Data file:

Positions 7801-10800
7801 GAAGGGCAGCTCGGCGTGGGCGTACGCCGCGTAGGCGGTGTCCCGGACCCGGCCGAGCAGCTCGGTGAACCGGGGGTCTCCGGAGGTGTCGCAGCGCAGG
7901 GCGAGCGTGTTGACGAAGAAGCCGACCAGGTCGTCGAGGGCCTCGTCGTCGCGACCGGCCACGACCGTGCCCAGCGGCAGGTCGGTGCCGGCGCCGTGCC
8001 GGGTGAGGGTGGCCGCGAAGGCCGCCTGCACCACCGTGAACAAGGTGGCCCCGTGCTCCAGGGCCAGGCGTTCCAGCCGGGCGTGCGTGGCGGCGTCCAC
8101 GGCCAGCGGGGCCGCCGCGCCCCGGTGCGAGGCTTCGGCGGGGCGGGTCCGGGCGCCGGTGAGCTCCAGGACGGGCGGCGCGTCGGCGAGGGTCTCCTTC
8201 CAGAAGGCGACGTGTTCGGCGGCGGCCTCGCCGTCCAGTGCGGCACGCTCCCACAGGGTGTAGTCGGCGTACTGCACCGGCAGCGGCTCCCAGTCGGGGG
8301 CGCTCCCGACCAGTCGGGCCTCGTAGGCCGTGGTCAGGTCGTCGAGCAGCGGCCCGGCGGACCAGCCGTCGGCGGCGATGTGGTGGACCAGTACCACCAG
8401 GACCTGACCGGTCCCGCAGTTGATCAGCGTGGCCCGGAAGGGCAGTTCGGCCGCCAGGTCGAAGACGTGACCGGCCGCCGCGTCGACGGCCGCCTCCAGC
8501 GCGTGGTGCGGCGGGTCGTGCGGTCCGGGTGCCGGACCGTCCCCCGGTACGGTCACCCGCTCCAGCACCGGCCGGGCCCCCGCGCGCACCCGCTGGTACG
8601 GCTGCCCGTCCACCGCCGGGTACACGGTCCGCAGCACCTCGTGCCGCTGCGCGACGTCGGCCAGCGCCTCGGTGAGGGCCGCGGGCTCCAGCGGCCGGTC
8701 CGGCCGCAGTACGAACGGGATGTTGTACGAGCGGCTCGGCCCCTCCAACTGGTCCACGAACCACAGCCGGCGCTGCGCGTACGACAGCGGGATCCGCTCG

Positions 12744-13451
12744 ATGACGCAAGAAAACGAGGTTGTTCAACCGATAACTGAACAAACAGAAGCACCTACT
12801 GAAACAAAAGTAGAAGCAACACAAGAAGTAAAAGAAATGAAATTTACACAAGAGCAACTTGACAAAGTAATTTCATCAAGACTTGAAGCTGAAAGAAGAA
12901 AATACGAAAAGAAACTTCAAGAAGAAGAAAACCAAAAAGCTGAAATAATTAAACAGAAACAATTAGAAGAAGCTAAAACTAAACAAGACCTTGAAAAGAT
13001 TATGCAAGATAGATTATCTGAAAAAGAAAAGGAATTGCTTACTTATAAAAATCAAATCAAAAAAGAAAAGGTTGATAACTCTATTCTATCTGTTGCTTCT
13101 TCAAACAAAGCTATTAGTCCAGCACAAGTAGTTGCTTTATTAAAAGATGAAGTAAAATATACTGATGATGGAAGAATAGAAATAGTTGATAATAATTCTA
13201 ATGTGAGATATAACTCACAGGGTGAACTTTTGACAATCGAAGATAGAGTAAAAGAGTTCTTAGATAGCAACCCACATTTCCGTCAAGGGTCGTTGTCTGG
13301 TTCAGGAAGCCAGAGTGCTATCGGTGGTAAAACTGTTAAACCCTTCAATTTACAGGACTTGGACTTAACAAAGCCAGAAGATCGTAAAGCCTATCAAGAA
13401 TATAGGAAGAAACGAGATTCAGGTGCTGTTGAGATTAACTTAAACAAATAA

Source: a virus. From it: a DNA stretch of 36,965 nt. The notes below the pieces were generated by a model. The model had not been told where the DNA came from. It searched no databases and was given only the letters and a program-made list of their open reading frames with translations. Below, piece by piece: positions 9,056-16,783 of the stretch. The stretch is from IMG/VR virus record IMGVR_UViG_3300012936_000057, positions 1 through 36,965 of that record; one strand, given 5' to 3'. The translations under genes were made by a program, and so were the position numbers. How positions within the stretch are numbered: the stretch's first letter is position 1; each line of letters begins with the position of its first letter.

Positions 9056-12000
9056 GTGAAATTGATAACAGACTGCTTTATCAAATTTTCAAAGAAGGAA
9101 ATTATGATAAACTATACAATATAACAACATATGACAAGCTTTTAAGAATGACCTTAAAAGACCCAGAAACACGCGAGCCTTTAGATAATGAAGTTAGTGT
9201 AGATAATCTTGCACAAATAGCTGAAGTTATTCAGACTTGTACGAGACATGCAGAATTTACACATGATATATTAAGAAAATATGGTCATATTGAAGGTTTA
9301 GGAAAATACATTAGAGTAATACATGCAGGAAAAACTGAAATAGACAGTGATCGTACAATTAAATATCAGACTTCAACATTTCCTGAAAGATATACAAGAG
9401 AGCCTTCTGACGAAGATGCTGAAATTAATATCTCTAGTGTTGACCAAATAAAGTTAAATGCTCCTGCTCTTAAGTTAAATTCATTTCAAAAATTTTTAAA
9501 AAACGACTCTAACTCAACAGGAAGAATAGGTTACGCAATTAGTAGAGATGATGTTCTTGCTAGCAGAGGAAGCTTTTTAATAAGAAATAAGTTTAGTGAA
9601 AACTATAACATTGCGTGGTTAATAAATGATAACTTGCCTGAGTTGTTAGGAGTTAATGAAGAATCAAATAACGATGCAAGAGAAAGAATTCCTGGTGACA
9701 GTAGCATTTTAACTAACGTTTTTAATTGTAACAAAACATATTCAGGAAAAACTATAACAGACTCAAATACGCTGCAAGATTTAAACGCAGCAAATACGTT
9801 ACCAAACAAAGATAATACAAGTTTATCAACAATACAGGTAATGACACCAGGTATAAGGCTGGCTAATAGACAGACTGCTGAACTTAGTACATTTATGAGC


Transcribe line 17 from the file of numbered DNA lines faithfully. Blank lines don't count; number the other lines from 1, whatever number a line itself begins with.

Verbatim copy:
13101 TCAAACAAAGCTATTAGTCCAGCACAAGTAGTTGCTTTATTAAAAGATGAAGTAAAATATACTGATGATGGAAGAATAGAAATAGTTGATAATAATTCTA